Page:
Maybe she doesn’t really “get” the poetics of the kinds of work she is approaching; by “get” I mean to grasp intuitively how the work is positioned, which is necessary for writing effective criticism of it. Her chapter on A Humument is the major speedbump: Instead of giving it an appropriately lithe reading, Hayles goes at it with bulldozer and dynamite, like a paleontologist of old. The material operations of writing and reading take center stage on page This page is visually transformed into the space of the room, inviting us to project our proprioceptive sense into the scene.
Moreover, the space is imaged as an art gallery, complete with a picture on the wall and pedestals associated with the display of art objects.
Instead of physical objects, here the pedestals are occupied by rivers of text, a move that imaginatively cycles through the absent object to arrive at the words. The text reenacts this displacement by proclaiming a punningly appropriate phrase that performs what it names, abstracting the missing artifact into “abstract art. Such accidental boorishness makes us also seriously distrust her readings of the other main works she presents, Lexia to Perplexia, and A House of Leaves, as well of the many succulent book works she describes in Chapter 5.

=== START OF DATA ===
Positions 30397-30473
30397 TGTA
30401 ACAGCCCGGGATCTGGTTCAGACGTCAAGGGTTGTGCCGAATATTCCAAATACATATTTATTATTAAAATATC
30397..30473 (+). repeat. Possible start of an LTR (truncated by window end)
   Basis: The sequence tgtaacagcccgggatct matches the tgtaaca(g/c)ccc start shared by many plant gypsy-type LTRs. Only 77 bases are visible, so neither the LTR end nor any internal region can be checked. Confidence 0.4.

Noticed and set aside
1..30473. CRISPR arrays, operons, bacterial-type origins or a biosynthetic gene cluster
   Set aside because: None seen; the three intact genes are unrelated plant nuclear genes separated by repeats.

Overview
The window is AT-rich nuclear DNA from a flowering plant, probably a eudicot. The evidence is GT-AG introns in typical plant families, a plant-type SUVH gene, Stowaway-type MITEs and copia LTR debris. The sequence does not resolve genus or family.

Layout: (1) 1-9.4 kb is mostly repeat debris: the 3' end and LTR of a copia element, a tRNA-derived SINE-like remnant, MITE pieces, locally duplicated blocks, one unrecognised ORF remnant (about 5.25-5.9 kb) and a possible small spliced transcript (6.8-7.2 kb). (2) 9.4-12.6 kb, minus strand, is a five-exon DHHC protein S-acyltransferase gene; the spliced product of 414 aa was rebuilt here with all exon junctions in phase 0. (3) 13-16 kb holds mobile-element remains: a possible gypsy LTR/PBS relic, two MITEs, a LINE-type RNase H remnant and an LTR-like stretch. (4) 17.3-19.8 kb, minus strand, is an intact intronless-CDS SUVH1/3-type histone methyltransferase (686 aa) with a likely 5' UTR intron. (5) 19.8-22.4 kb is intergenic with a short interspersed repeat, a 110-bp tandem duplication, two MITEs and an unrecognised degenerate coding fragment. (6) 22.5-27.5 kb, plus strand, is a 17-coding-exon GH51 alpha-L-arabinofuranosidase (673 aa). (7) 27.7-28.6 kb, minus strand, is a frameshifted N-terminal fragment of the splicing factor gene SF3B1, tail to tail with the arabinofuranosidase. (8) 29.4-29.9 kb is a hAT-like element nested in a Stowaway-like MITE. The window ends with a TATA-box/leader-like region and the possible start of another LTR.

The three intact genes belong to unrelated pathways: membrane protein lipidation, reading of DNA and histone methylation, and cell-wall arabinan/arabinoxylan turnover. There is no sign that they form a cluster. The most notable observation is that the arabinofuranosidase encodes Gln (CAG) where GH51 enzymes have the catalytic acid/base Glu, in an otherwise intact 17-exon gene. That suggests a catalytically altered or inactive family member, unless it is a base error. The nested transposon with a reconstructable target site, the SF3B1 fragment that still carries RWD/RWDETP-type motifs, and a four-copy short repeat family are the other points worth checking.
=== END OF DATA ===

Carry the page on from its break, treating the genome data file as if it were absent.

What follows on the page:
What is really upsetting here is that we begin to wonder if Hayles is perhaps, by her sensibility, simply locked out of an understanding of poetics.
If so, she finds herself in a kind of Ancient Mariner scenario — thirsty, but unable to drink from the body of water her ship floats on. Most katherrine what is happening, and is likely to happen, in electronic literature is dependent on a subtle, para-textual poetics.